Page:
Even more problematic, however, is the fact that only two US states (Texas, interestingly enough, is one of them) will give a court order recognizing a change of sex, albeit for limited purposes. A change of gender is much more problematic administratively than a change of name. The gender change on the company's database will cause a discrepancy when it does not match the database gender marker on other systems. For example, unless and until the employee changes the gender identity marker on the Social Security account, insurance plans, pension plans, security classification, professional licenses, etc., the discrepancies may trigger an inquiry. In addition, there is no universal document that will satisfy all organizations to change the gender marker. (See, for example, my article on problems with submission of medical claims to insurers in the Journal of Controversial Medical Claims.)

For example, Social Security Administration rules changed several years ago to require sex reassignment surgery for change of gender marker on the SSA account. This is a problem for some transgender employees, because the medical standards of care call for living in the opposite gender for at least a year prior to receiving permission for sex reassignment surgery. There are stories out there about SSA contacting employers about the gender mismatch, causing some distress for transgender employees.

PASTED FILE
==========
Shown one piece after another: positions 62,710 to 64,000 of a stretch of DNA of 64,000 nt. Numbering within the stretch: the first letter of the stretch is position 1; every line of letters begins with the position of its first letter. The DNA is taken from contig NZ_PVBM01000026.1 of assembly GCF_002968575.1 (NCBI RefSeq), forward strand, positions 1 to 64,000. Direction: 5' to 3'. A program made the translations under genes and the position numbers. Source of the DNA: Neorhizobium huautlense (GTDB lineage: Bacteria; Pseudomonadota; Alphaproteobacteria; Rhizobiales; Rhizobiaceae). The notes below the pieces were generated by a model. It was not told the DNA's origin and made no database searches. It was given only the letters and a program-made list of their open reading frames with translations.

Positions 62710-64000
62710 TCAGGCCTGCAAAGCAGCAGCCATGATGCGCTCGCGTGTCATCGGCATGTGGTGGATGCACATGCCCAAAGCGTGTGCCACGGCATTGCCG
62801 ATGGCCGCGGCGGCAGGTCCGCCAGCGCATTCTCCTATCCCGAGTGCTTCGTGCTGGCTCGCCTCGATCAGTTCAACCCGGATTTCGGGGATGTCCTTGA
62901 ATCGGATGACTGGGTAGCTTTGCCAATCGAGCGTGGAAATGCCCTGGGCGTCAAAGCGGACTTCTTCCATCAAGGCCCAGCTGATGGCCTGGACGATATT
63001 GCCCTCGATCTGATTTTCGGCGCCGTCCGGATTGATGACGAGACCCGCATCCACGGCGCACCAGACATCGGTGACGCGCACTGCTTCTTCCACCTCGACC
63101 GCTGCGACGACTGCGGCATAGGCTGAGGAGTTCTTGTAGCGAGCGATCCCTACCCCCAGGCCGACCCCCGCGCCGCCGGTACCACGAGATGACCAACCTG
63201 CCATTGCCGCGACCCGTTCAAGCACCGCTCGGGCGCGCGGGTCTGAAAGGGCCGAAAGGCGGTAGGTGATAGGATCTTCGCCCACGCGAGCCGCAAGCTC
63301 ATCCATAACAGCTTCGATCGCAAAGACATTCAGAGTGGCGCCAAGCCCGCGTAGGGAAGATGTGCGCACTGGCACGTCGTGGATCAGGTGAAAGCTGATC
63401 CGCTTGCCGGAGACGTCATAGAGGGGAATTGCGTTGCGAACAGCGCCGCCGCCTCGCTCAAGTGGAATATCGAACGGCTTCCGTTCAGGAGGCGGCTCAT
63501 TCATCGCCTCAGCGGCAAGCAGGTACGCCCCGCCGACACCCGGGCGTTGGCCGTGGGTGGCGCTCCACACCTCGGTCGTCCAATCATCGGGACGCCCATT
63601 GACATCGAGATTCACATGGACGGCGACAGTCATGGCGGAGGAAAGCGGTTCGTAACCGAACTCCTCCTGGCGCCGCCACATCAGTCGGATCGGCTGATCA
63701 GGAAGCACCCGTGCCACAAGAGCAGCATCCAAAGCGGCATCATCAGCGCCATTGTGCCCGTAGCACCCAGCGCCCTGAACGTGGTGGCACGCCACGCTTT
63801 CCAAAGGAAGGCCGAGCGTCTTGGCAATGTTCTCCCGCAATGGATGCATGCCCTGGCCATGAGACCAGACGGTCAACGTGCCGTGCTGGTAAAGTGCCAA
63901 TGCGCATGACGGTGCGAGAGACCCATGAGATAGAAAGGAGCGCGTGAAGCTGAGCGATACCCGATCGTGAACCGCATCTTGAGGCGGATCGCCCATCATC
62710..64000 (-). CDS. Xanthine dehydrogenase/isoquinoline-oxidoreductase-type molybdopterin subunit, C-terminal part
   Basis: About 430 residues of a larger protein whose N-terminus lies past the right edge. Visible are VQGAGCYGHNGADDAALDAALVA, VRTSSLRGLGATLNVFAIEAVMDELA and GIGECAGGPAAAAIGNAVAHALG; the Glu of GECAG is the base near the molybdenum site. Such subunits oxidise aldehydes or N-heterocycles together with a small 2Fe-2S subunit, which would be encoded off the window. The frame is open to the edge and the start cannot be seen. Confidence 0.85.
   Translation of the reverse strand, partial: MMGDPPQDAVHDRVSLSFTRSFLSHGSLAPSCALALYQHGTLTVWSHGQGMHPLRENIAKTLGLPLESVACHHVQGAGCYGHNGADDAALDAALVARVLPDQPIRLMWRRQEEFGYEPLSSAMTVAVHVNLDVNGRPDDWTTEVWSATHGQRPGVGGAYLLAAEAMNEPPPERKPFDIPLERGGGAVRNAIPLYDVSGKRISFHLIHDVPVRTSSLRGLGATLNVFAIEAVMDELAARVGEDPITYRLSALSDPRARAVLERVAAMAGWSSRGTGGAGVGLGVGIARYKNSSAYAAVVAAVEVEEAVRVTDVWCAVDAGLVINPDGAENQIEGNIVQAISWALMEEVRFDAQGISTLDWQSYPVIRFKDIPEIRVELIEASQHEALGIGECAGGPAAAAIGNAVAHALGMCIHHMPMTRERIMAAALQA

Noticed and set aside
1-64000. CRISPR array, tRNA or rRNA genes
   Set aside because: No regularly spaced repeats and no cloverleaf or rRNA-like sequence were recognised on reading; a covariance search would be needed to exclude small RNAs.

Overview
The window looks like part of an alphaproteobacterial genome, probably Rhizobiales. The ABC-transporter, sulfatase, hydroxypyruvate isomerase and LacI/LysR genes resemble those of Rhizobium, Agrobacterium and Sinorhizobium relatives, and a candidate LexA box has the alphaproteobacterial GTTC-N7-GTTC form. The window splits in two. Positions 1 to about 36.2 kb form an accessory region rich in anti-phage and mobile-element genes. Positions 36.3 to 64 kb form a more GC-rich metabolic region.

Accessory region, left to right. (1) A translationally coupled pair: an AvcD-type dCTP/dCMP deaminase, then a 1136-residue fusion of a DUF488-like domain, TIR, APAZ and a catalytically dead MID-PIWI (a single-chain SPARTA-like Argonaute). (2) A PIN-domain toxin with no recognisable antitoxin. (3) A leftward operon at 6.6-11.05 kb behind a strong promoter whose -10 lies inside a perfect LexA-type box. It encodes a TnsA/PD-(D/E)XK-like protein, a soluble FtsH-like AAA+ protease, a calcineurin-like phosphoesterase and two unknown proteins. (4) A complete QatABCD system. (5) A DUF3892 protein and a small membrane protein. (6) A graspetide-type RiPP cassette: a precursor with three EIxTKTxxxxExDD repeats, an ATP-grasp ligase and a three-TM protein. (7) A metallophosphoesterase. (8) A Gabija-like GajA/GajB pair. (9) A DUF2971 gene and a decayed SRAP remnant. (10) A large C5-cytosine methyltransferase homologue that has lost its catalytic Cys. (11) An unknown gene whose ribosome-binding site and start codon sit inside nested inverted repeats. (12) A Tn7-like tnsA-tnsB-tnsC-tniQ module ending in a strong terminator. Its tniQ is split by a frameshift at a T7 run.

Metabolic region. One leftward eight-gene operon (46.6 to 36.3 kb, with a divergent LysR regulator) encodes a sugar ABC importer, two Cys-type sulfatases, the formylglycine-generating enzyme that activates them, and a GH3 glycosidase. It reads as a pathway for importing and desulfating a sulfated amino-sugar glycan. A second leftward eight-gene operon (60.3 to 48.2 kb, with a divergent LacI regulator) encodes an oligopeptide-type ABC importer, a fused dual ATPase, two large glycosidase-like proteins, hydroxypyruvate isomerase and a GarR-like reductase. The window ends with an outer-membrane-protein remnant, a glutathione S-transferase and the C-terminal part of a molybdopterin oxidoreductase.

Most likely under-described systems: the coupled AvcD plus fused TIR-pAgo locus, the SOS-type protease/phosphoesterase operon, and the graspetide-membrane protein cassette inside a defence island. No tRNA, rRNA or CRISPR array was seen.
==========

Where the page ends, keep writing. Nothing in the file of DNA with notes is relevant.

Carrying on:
Fortunately, the federal government recently changed its rules so that no-match letters are no longer a threat to trans employees.

One legal department that I know of raised the concern that changing the gender marker before SSA approval could cause a loss or interruption of benefit accrual to the individual's social security account. I spoke to Christopher Daley, an attorney, about this point some years ago, while he was director of the Transgender Law Center (TLC), which provides legal services to hundreds of transgender people and their families each year. TLC has worked with many transgender people whose birth-identified gender marker on their SSA account conflicts with the corrected gender marker on their employers' records. To his knowledge, this particular inconsistency has never resulted in loss of benefits for any of the Center's clients. I also have never heard of any problems regarding this, and it is not a valid objection to effectuating a name and gender change in the employer's records.

Some employers have inappropriately asked trans employees for confidential medical information regarding their surgical status. Sex reassignment surgery (or gender confirmation surgery, as some call it) should be a criterion for recognition of gender identity. "Sex reassignment surgery" refers to surgical procedures intended to assist in transition from one sex to another.